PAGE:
The government of New South Wales, Australia, plans to cut electricity costs for households and businesses, by implementing a number of energy efficiency measures.
The $72 million project will come from the state's climate change fund, which was set up in 2007 to lower greenhouse gas emissions.
$24.5 million of the government funds will be dedicated to upgrading more than 20 000 homes with energy efficient lighting and heating systems, which could provide an annual saving of $400 a year.
The NSW government will also support 250 manufacturers to install energy-efficient equipment like boilers and refrigeration, saving an average of $80,000 a year.
Local councils will get a $12.5 million share of project funds to upgrade 60,000 streetlights with LED and save up to $22 million on energy costs by 2035.
The roll-out of solar panels will also be accelerated with the state government setting a target for government buildings, such as schools and hospitals, to reach 25,000MW hours of solar energy a year by 2021 and 55,000MW hours a year by 2024.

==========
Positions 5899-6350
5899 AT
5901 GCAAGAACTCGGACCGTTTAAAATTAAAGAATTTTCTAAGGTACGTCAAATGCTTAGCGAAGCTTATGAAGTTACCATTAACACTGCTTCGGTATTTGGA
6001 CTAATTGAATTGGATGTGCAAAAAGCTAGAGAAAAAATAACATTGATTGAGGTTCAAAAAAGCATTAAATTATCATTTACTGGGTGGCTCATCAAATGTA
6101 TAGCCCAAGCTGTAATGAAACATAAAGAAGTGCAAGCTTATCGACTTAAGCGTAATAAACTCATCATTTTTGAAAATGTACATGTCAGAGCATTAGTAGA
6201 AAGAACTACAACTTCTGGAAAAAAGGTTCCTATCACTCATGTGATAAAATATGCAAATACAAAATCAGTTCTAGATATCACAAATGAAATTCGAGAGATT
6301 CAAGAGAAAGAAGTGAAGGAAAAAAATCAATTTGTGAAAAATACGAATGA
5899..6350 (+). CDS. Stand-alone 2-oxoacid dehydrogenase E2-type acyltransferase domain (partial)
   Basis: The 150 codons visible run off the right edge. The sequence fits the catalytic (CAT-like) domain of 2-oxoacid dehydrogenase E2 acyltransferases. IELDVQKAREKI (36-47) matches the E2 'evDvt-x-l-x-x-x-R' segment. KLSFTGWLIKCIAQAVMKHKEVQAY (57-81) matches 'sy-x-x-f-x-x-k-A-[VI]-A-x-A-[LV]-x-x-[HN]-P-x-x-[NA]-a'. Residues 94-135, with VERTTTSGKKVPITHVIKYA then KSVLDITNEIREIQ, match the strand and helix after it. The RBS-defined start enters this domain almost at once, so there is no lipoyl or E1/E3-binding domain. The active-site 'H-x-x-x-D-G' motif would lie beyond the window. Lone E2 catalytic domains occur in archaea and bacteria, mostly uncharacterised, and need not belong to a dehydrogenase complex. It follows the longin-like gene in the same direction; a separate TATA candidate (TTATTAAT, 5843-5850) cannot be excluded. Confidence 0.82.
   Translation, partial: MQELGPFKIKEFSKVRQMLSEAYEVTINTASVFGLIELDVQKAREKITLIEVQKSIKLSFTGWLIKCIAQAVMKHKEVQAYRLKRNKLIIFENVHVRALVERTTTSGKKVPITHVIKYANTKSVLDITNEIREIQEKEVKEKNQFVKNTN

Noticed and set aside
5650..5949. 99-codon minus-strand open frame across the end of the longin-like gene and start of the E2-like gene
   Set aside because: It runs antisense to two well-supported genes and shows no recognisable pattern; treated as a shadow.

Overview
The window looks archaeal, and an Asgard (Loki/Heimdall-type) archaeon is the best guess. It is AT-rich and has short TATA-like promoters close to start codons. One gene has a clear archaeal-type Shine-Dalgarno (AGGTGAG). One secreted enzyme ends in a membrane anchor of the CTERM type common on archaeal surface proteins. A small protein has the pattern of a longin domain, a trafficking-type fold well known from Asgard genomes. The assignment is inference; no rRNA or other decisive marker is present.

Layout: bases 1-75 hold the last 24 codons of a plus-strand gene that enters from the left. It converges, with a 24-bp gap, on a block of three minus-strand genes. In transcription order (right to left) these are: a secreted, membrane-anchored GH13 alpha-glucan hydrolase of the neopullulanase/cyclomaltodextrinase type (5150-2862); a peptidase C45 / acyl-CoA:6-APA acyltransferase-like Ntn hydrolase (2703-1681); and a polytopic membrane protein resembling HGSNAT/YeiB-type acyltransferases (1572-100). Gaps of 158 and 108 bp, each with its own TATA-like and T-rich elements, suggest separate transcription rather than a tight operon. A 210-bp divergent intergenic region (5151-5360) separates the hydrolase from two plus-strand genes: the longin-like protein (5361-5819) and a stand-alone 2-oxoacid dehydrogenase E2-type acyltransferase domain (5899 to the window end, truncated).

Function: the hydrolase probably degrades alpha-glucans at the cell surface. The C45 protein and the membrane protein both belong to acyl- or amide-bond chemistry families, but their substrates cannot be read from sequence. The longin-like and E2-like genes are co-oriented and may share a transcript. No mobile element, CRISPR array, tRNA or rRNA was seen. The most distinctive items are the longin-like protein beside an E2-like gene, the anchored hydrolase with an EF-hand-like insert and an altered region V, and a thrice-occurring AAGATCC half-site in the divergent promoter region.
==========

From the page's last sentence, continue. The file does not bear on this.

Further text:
Premier Gladys Berejiklian has said the fund had not done much to ease cost-of-living pressures and was now being used in a "practical" way.
"Whilst we're doing everything we can to reduce emissions and to be good to the environment, we also want to be good to everyone's hip pocket," she told reporters in Sydney.
Emphasis on cutting power costs comes after NSW opposition leader Luke Foley stated that government was doing little in the face of rising power costs.
"The NSW Liberals deregulated the electricity market in 2014 and stood by doing nothing while the electricity companies gouged away," he said in a statement.
Further criticism has come from the NSW Nature Conservation Council. "The government has set a goal of making NSW carbon neutral by 2050, but it still doesn't have a plan to get us there," chief executive Kate Smolski said in a statement